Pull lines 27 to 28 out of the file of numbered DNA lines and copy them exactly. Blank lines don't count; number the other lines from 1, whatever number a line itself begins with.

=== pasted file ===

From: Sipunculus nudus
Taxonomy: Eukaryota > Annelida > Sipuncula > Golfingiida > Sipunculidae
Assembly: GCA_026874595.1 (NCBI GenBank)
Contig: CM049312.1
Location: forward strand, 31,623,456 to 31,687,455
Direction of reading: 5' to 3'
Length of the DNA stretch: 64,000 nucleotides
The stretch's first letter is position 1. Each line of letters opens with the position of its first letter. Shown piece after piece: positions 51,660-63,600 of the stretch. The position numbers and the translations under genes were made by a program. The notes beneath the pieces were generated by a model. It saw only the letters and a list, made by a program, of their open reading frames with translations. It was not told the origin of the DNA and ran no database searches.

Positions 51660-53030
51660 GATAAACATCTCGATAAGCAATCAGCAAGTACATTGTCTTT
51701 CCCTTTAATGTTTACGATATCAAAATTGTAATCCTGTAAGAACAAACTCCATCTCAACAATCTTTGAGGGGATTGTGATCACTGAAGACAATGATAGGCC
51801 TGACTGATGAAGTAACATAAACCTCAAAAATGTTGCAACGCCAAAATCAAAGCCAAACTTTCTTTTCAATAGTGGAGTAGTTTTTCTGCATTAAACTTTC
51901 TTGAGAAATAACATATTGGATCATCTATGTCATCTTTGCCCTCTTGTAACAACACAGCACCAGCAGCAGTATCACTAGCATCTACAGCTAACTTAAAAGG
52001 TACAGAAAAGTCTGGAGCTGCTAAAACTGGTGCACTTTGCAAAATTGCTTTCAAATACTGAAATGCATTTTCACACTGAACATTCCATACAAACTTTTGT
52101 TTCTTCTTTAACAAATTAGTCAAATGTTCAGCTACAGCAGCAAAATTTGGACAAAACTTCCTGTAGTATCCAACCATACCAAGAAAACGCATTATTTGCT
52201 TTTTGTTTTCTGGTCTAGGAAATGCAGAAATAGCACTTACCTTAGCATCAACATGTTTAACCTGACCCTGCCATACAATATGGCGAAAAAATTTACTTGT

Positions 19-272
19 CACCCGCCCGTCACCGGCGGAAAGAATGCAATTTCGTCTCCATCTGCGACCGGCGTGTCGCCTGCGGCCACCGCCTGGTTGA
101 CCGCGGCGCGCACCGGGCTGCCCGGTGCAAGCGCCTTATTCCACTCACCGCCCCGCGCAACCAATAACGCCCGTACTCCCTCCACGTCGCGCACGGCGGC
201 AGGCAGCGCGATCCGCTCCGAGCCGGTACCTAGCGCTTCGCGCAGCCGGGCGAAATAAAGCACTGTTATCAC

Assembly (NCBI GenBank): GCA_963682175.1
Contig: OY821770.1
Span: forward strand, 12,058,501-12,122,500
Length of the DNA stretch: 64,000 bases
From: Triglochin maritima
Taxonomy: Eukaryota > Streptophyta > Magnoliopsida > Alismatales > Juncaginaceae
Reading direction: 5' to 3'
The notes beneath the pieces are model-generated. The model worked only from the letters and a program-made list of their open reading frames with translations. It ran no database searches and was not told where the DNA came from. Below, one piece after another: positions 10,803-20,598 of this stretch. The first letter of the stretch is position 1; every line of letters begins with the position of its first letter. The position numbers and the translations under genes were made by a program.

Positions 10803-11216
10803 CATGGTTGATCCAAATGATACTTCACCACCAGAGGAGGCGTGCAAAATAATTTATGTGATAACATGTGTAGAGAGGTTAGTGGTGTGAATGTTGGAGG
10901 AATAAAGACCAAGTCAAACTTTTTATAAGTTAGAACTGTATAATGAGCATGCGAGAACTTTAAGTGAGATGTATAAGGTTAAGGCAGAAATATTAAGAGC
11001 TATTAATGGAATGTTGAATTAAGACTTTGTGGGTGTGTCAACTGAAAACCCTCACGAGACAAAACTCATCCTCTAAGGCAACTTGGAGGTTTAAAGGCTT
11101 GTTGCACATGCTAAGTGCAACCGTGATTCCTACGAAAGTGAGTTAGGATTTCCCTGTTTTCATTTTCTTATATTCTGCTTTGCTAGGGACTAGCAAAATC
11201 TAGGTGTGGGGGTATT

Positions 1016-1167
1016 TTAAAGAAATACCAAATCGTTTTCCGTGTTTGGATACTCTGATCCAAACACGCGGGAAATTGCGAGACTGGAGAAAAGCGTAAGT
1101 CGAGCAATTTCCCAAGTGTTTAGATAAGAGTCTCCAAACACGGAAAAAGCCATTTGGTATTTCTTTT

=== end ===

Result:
Reading direction: 5' to 3'
The notes beneath the pieces are model-generated. The model worked only from the letters and a program-made list of their open reading frames with translations. It ran no database searches and was not told where the DNA came from. Below, one piece after another: positions 10,803-20,598 of this stretch. The first letter of the stretch is position 1; every line of letters begins with the position of its first letter. The position numbers and the translations under genes were made by a program.